In the Feb 6, 2023 company news update, Sundar Pichai, CEO of Google and Alphabet, wrote about how "Bard can be an outlet for creativity, and a launchpad for curiosity, helping you to explain new discoveries from NASA's James Webb Space Telescope to a 9-year-old, or learn more about the best strikers in football right now, and then get drills to build your skills."
While these two big tech giants are battling it out between themselves, it's also refreshing to see other players making it big in this market. The most notable one out there is Neeva. Their USP? 100% ad-free, never sells or shares members' data with 3rd parties, and never shows 3rd-party affiliate links which bias your search and browsing experience. What a fantastic ethos for protecting online privacy and data ownership! Another surprising one comes from China, which recently banned deepfake tech and implemented stringent regulations on deep synthesis service providers. Baidu, known often as China's Google, announced the launch of 'Wenxin Yiyan' or Ernie Bot, and their share prices surged a whopping 13%.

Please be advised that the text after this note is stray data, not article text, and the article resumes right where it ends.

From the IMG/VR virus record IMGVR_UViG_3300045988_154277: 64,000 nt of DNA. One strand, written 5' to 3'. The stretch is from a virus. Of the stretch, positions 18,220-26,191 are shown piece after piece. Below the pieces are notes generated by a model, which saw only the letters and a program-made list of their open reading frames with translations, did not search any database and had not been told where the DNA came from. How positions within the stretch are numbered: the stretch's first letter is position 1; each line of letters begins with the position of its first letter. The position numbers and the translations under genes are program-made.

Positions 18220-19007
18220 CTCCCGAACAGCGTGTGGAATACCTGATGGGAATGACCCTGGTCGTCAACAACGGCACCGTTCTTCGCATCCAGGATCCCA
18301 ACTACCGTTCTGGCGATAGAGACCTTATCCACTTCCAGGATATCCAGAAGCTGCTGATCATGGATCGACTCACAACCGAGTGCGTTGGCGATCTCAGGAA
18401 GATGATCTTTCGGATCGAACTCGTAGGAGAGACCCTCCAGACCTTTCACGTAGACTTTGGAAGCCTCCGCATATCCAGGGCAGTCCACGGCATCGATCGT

So Are our Traditional Internet Browsing Ways Going to Change?
The methods of searching for and consuming information depend from person to person. Some like doing lengthy research - probably because they don't trust the top search results - while others need quick answers. Let's visualize this with an example.
We put 'best workout wear' as a query in Google, and this is what popped up.
Riddled with sponsored search results (marked as 'Ad(s)'), there's no credibility or authenticity to these search results. They are up here as ads and not genuine recommendations for good, high-quality, workout wear brands or products available. On the other hand, when we put the same query in Neeva, these are the results we got.